- The Washington Times - Thursday, October 20, 2005

DEARBORN, Mich. (AP) — Ford Motor Co., its profits dragged down by poor performance in North America, will announce “significant” U.S. plant closings and layoffs in January — another heavy blow to the nation’s autoworkers.

The company reported a third-quarter loss of $284 million yesterday.

Ford and other U.S. automakers have been hurt by competition from Asia, slumping sales of gas-guzzling sport utility vehicles (SUVs), high health care and materials costs and bloated plant capacity.

Ford Chairman and Chief Executive Officer Bill Ford said he will complete the restructuring plan in December and announce it in January. He said the plan was painful but essential and would affect salaried workers and hourly workers represented by the United Auto Workers (UAW).

“This is not a sacrifice we will ask only the UAW and its members to share. There will be sacrifices throughout the company, top to bottom,” Mr. Ford said in a conference call. “Our industry is beginning a dramatic restructuring which is sorely needed. While the challenges are great, so are the opportunities.”

Ford shares fell 8 cents to $8.39 in trading on the New York Stock Exchange. They have traded in a 52-week range of $8.26 to $15.00.

The nation’s second-biggest automaker lost 15 cents per share for the three months ended Sept. 30 in contrast to a profit of $266 million, or 15 cents per share, in the year-ago quarter.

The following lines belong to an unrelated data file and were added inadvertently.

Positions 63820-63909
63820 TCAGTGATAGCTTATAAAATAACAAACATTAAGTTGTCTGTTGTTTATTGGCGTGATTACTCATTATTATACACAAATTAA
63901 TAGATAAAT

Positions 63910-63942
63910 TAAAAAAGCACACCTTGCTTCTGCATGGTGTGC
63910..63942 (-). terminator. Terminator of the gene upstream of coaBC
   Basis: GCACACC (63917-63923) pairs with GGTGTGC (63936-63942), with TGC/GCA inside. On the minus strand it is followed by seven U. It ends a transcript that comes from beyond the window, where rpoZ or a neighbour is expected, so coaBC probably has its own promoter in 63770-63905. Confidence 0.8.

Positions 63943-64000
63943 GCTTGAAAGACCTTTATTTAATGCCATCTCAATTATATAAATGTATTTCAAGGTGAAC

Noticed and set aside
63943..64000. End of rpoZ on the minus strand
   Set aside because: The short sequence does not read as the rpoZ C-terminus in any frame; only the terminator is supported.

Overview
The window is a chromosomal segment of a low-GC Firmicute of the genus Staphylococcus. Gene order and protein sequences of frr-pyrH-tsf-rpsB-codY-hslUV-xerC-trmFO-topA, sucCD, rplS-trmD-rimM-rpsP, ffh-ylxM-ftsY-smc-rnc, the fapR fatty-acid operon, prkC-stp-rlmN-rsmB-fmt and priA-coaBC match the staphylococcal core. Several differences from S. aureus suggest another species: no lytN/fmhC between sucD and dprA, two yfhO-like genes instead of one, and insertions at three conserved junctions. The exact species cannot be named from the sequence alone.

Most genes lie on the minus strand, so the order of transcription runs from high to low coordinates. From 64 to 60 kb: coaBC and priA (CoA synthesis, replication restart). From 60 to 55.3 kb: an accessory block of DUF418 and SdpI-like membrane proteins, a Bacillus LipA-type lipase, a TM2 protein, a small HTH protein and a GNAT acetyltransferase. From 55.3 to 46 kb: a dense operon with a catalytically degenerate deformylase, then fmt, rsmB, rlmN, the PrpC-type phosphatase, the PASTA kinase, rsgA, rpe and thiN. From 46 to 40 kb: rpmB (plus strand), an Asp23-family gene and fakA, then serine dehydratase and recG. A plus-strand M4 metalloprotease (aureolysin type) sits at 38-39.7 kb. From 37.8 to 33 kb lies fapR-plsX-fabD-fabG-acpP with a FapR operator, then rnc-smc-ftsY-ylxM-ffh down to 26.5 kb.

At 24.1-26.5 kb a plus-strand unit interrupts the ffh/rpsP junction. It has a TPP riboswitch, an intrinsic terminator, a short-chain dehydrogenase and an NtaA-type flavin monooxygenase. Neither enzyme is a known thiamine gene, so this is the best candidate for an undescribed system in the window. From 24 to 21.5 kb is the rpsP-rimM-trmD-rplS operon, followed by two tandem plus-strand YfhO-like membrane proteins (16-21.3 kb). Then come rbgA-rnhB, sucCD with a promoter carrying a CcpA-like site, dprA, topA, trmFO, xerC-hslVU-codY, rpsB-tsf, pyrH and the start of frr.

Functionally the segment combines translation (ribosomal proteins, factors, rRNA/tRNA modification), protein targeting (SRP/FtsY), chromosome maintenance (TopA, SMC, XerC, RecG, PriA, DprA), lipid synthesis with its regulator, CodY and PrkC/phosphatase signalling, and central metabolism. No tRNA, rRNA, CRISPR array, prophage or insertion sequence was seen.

Revenue for the quarter rose to $40.9 billion from $39.1 billion in 2004.

Wall Street had predicted a loss of 10 cents per share, said analysts surveyed by Thomson Financial. Ford said full-year earnings likely will be at the low end of the current guidance of $1 to $1.25 per share.

Standard & Poor’s Ratings Services, which downgraded Ford’s debt to “junk” status earlier this year, said the company would remain on credit watch with negative implications after yesterday’s announcement. S&P; said it is concerned about Ford’s ability to turn around its North American operations, particularly with falling sales of SUVs, the company’s longtime cash cows, as gas prices remain high.

“For all the progress, we recognize we’re very far from the finish line,” Mr. Ford said. “We need a dramatically different business structure, and we need innovation to drive everything we do.”

Mr. Ford said the Dearborn-based company needs to align its plant capacity with its shrinking U.S. market share, which was at 17.7 percent in the first nine months of 2005 compared with 18.4 percent in 2004. He would not say how many plants need to close, but he said the company will keep enough capacity to meet its future sales goals.

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